By Andrew Osmond.
In the afterword to his Your Name novel, now available in English from Yen On in hardcover and on Kindle, Makoto Shinkai says the book isn’t just an adaptation of his film. Rather, it was part of the film’s production process. The novel was written while Your Name was being animated, with Shinkai composing it at home and in the production studio, “about half in each location”.
In particular, Shinkai says that writing the book let him rethink the film’s characters, which influenced the recording sessions for the anime when the voices were added. “The book really helped me direct the characters, because I knew more about the characters,” Shinkai confirmed when he talked about Your Name in London.
As Shinkai acknowledges, there are no substantial story differences between film and book, and yet there’s an important shift of emphasis. The novel is written entirely from the first-person viewpoints of the main characters, Mitsuha (the girl) and Taki (the boy). Of course, their viewpoints were crucial in the film, too. Think how nearly all Your Name’s early scenes have Mitsuha at their centre, in her body or Taki’s, and how this makes the twist more shocking. But Shinkai felt the yearnings of Mitsuha and Taki needed to “be related with an immediacy that differed from the glamour of the movie, and I think that’s why I wrote this book.”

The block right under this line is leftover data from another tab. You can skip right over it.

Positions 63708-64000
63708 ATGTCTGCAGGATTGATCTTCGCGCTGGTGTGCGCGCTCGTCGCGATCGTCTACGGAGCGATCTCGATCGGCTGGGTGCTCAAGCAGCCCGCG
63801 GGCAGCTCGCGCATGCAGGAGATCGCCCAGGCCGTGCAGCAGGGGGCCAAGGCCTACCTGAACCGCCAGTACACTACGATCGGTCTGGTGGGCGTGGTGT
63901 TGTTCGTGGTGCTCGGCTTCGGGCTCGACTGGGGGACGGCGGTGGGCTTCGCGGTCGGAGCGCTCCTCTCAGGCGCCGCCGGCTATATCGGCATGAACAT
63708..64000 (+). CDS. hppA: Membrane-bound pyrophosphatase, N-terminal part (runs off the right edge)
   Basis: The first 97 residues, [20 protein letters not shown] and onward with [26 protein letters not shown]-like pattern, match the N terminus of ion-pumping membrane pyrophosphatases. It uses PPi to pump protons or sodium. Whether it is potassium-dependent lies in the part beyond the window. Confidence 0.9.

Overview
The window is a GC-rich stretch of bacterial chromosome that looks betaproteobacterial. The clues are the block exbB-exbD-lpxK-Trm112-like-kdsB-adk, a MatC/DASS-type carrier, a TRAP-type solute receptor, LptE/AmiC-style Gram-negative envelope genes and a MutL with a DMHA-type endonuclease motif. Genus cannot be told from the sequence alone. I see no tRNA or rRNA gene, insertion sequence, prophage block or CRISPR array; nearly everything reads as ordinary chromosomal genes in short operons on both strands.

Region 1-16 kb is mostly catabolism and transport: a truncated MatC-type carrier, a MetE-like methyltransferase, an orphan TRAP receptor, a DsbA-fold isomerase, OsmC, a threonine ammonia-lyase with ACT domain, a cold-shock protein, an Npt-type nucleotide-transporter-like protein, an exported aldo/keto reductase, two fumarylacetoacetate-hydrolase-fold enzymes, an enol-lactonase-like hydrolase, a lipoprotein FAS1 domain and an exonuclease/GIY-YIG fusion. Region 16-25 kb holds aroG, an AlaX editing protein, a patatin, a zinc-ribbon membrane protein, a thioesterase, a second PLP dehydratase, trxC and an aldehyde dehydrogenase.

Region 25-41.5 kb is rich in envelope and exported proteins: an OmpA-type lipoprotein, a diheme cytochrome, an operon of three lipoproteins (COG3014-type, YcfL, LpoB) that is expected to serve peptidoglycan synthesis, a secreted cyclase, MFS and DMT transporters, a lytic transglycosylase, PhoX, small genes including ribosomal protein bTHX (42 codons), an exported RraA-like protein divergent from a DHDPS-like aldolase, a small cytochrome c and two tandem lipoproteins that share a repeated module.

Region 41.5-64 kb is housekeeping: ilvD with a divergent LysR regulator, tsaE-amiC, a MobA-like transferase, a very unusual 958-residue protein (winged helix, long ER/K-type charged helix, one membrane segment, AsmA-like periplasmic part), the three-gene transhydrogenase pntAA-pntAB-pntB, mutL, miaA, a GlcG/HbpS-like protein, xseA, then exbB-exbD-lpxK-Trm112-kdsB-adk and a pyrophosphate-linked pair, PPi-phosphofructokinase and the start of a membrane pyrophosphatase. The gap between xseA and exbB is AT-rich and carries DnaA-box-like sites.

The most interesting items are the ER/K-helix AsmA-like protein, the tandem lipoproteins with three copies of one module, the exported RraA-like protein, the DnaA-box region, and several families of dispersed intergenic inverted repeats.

It’s a tall order. The anime’s glamour is overwhelming, and of course most readers will have it playing in their heads as they read the book. And yet Shinkai’s right; without the screen dazzle, the characters’ emotions are truly foregrounded. That’s most obvious in the story’s desperate moments, but it shows in other places too.
The girl’s voice – its echoes – still whispers in my ears… Still, it was just a dream. It doesn’t mean anything. By the time I think about it, I can’t even remember her face. The echoes in my ears are already gone too.
Even so, my pulse is still racing abnormally fast. My chest is weirdly heavy. I’m sweaty all over. For the moment, I draw a deep breath.
Your Name’s prose is far less outstanding than the anime’s visuals, which often conjured a sense of poetry. When I watch the climactic image of the meteor crashing down to earth, to a shockingly joyous song by Radwimps, I wonder how Ray Bradbury, master of the lyrical apocalypse, would have rendered it in prose. Screen motifs like the paired flying birds, or the revelation in the cave through gorgeous fluid metaphors, don’t have the same force on the page. But Shinkai’s book is still a good read, and far better than another recent adaptation, Mamoru Hosoda’s book of The Boy and the Beast (reviewed here).